Monday, October 03, 2005

Prosecutorial politics

Michael Barone wrote in Townhall Tom DeLay has been indicted by a Travis County grand jury under the direction of District Attorney Ronnie Earle in Texas for conspiracy to violate Texas campaign finance laws and has stepped down, "temporarily," he says, as House majority leader, as required by House Republicans' rules.... it is by no means clear that DeLay's associates violated the Texas law.

Earle does not expect to convict Delay. He plans on running for higher office, and since the Republican rules call for a person in the leadership to step aside on an indictment (not a conviction), he hopes that the Democratic party will support him because he got Delay out of the Leadership (at least for now). It is interesting to note that the Democrats do not have the same rule as the Republicans have. I guess that is because they are more likely to be indicted.
Texas campaign law prohibits corporate contributions to state candidates. The charge is that DeLay's associates collected corporate contributions, sent them to the Republican National State Elections Committee, "a nonfederal component of the Republican National Committee," and that the RNC or the RNSEC sent about the same sum of money back to Texas candidates -- "exchanged" the money, in Earle's words at his press conference. But, unless DeLay's aides proceeded without legal advice -- highly unlikely these days for operatives of either party -- they were contributing money to a committee entitled to take and spend corporate cash, and then a committee that took only individual contributions sent money back to Texas candidates. That's not illegal unless the Texas law expressly forbids it. It is a general legal rule that criminal laws are narrowly construed, against the government. If the government wants to criminalize conduct, then it must do so very clearly. Otherwise, a citizen could be sent to jail for doing things he had no way to know were criminal. Was Earle acting out of political malice? There's strong evidence for that proposition, including some of his own recent public statements. It's true, as Earle's defenders say, that he has prosecuted prominent Texas Democratic officials and has gotten convictions in many of these cases. But when he first came to office and for many years afterward, there were very few Republican public officials in Texas, and the main political conflict was between liberal Democrats like Earle and moderate and conservative Democrats.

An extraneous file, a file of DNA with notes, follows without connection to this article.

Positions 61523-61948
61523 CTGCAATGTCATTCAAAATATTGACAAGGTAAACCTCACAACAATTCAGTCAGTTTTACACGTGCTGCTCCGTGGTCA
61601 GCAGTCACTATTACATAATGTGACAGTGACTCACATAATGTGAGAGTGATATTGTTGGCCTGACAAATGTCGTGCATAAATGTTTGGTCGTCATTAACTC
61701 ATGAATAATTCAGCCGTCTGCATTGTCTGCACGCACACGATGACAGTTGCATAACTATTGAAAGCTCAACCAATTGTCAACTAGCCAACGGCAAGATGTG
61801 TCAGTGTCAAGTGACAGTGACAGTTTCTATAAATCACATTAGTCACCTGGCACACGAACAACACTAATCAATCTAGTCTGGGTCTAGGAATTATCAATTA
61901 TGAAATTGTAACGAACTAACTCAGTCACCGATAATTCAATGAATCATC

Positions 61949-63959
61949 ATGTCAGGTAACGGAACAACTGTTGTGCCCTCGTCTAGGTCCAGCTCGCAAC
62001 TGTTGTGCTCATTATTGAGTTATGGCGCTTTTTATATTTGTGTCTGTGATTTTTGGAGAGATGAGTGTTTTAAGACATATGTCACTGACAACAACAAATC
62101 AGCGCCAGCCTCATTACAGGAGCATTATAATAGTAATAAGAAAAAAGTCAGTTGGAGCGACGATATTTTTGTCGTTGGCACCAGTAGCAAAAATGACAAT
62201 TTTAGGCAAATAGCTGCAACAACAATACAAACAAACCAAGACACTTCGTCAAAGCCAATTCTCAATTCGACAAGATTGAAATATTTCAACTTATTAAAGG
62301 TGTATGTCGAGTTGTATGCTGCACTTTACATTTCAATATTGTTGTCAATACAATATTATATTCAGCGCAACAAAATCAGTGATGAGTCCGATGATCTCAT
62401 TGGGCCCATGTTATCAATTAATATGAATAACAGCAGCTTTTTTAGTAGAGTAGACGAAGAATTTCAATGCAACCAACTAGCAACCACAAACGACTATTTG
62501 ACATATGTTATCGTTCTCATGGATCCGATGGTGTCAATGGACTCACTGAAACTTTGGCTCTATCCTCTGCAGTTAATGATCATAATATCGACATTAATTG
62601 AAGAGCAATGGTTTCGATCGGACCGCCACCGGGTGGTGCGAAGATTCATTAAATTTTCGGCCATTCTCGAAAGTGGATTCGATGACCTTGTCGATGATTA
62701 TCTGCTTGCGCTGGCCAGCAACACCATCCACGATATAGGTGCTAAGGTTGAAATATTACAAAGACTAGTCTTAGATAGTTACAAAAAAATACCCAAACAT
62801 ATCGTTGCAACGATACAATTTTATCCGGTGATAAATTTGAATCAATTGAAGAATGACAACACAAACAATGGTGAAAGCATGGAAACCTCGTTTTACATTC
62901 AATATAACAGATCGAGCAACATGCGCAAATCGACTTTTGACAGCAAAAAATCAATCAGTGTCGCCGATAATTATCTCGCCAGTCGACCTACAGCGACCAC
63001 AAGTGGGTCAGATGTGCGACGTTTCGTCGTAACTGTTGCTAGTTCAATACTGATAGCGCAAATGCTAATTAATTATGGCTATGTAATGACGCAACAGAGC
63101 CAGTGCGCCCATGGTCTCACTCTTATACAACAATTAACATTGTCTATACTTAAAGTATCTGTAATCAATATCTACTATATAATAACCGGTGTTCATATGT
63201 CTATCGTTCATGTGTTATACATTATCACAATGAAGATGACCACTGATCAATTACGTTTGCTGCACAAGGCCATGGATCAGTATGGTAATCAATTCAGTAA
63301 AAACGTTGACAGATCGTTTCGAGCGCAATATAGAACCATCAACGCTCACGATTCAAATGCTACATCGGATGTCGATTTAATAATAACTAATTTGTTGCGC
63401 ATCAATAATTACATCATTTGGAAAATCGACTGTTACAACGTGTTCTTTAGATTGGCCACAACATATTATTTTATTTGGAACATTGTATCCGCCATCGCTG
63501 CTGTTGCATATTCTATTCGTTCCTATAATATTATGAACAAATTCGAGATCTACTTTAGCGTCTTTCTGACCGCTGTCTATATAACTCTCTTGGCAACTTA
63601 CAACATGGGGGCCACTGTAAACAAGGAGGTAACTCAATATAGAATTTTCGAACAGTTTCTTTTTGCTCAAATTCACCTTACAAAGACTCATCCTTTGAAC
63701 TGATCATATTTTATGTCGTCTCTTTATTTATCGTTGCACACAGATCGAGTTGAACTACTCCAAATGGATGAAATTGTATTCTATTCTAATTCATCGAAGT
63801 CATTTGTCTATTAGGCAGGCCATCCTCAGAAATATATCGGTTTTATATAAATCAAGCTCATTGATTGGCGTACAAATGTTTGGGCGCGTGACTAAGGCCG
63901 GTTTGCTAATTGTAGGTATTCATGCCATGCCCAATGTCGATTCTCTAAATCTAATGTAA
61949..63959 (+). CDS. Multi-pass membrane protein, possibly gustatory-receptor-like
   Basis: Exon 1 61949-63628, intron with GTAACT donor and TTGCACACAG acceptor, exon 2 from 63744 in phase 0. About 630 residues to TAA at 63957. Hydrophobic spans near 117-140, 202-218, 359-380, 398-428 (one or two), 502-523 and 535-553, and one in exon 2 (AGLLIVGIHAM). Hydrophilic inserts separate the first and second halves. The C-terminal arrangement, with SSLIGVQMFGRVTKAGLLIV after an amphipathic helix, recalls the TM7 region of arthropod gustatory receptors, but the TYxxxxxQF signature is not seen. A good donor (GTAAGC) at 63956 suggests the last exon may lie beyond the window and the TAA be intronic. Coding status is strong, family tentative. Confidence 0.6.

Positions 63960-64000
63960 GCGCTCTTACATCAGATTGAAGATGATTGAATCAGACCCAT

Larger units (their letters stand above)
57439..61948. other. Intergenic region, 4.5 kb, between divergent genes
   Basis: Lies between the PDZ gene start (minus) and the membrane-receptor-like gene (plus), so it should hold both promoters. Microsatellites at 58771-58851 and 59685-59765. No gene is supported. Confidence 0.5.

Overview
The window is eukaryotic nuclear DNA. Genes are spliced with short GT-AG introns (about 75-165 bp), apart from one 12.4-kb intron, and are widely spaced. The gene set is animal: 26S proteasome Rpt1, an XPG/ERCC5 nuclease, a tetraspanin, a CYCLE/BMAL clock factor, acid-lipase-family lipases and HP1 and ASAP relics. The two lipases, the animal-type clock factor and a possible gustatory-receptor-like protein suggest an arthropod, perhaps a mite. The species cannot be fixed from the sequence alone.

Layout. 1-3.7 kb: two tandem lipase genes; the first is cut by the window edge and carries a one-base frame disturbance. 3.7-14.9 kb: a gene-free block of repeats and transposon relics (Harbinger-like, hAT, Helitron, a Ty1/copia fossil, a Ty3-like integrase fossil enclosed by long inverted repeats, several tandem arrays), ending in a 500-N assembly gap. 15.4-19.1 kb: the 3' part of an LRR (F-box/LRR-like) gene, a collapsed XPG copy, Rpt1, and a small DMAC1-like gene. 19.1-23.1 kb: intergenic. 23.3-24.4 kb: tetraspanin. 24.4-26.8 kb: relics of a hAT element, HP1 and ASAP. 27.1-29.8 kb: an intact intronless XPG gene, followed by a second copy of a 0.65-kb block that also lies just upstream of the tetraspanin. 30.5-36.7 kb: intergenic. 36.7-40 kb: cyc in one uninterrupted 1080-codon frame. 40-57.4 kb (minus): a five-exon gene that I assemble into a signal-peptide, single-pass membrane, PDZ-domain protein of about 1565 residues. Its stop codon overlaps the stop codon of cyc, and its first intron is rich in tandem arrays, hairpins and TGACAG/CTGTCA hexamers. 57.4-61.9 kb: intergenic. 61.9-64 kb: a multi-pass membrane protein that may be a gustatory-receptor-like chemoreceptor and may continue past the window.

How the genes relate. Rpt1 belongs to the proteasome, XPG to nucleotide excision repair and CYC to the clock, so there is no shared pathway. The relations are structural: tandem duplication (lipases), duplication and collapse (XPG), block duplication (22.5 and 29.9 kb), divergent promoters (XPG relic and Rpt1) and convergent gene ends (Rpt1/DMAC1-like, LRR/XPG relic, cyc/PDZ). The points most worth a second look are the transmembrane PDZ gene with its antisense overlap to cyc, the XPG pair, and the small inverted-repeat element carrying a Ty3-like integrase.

And are now Republicans.

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